Another initiative was proposed by Team Strati from St. Joseph’s Institution, which invented a mobile application called ‘Recycle and Go!’ to instil the spirit of recycling in Singaporean households by making recycling more convenient. Hinging on the root cause of the issue–that Singaporeans are often confused about and find it a hassle to separate their recyclables–the mobile application will be linked to a vending machine that allows the user to deposit recyclables into. After which, the vending machine will automatically separate the recyclables into metals and plastics respectively. The application can even be used to scan the QR code on the vending machine to attain discounts, e-cash and other rewards to incentivise Singaporeans to recycle more often. This initiative aimed to tackle the lack of recycling culture in Singapore and hopefully inspire a change in the recycling habits of Singaporean households.
Throughout the event, the audience listened rapturously, some typing furiously on their laptops to take down valuable information from the talks and presentations. Others decided against copying frantically and chose to instead pay closer attention to what was being shared. Alas, as the last team finished up their presentation, the judges were met with the challenging decision of which team to give the championship title (and the prize of $300 worth of vouchers) to. The atmosphere was tense, as the finalists craned their necks to steal a peek at the judges while they were deciding on their final verdict.
In the end, Team SPARC emerged champions for their well thought-out idea and creativity. The event ended on a high note with a dinner catered by REN, where audience members could engage in conversation and make friends over dinner.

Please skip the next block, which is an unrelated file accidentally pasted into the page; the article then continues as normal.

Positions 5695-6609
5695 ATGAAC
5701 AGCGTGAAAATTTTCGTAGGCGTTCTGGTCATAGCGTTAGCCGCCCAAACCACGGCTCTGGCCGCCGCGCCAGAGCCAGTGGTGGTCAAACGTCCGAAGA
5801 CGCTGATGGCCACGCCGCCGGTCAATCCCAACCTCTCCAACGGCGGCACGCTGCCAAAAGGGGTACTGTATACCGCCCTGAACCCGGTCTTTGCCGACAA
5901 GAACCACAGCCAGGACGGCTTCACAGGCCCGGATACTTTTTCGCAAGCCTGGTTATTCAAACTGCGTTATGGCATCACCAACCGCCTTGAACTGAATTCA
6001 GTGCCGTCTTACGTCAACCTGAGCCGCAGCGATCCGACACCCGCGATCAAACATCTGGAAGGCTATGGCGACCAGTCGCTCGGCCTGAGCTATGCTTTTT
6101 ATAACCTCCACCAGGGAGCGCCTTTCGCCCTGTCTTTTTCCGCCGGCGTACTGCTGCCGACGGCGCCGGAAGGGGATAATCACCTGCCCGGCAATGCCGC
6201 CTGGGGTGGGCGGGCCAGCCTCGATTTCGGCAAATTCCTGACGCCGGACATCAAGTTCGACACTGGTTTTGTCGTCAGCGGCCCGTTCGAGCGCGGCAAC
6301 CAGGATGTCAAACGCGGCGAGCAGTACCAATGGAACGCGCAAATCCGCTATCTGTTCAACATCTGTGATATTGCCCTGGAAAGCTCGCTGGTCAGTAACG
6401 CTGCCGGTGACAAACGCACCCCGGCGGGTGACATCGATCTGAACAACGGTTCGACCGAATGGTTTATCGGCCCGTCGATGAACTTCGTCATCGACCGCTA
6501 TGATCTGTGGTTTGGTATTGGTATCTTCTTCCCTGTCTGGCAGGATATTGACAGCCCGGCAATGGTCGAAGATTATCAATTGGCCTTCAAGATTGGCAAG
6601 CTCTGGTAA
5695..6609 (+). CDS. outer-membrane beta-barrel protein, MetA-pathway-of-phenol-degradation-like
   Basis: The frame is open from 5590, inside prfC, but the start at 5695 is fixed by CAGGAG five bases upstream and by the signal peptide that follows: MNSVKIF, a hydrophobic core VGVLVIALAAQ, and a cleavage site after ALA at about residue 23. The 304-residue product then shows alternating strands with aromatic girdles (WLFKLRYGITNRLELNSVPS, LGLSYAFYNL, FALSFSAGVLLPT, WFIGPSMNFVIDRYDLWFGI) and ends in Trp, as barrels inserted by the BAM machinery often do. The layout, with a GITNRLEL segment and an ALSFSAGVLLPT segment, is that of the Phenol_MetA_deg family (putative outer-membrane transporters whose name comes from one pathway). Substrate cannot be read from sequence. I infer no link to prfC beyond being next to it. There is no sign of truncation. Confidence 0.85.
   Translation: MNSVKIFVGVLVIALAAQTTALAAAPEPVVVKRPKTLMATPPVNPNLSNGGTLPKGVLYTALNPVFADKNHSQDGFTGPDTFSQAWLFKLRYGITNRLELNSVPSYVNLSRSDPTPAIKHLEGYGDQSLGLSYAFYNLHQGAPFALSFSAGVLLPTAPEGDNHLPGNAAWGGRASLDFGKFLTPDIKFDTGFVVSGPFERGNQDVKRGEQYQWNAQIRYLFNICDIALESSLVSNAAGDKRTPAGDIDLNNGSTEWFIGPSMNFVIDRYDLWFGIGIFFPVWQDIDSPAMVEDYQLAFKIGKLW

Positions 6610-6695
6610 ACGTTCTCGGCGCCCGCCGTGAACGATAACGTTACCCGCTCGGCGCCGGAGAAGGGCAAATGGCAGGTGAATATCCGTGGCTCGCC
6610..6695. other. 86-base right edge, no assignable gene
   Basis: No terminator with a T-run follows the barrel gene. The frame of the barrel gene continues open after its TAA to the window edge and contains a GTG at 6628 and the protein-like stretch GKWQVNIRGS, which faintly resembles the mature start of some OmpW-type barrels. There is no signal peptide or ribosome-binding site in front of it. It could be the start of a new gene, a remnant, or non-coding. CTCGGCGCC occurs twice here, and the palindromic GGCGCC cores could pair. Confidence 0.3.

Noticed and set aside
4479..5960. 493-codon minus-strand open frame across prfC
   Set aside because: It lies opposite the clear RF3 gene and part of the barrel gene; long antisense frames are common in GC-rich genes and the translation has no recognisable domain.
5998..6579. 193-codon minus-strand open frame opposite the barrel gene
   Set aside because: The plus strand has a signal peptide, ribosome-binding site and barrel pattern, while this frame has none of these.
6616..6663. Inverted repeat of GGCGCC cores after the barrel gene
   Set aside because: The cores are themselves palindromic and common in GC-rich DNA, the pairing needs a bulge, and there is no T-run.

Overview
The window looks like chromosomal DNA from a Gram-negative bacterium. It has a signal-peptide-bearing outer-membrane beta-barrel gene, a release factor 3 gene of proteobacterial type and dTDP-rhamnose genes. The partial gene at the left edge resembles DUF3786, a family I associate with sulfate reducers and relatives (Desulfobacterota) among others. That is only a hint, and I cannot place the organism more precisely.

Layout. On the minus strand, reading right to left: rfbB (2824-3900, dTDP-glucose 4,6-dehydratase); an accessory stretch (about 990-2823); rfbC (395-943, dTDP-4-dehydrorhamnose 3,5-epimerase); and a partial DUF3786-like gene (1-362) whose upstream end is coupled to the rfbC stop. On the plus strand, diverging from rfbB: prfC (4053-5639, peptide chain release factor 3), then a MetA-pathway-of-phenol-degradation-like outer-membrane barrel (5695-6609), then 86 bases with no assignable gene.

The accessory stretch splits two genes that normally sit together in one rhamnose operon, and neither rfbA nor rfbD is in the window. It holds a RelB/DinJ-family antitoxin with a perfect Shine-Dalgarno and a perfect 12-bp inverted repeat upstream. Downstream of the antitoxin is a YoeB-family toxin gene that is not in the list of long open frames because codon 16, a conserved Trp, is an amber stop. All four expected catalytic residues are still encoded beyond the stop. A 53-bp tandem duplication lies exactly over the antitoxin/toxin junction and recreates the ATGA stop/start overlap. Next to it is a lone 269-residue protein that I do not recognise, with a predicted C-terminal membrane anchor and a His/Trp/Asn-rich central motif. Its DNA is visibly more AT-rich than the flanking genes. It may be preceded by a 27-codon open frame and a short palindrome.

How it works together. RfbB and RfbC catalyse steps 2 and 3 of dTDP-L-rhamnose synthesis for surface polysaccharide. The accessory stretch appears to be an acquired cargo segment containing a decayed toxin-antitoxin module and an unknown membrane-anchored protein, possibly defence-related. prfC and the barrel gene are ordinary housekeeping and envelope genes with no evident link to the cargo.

According to the Vice-president of REN, Jin Liang, the aim of this symposium was “to gather like-minded young entrepreneurs from various schools to come together and meet new people.” Jin Liang also commented on his experience throughout the meticulous planning process: “There were many things to settle and many details to check [on]. There was no format or ‘model answer’ [to follow] so I had to think on my feet when unexpected incidences cropped up instead of asking others what to do.”
Liew Li Ren (19S03A), the president of REN, also shared that the planning of this event took about a year’s time, as the previous batch of REN members had already started contacting judges and laying out the groundwork since last year.
Indeed, the sheer amount of time and effort put into preparing for this event is a clear indication that planning for this competition was much more complex than one would expect. Despite this, the event was a success with its smooth programme flow and a sizeable turn out.
As lighthearted chatter and laughter ensued on the way to the dinner venue, it was heartwarming to see that at the end of the day, the competition was not about winning, but about meeting like-minded people with the shared passion for entrepreneurship and whom want to spark a change in our world. With environmental issues becoming a growing concern worldwide, it was truly inspiring to hear from these teams their innovative methods to solve these critical issues, while still keeping their ideas practical.
Second runners-up: Team Strati from Saint Joseph’s Institution
First runners-up: Team Red Blood Cell from Saint Joseph’s Institution
Champion: Team SPARC from Raffles Institution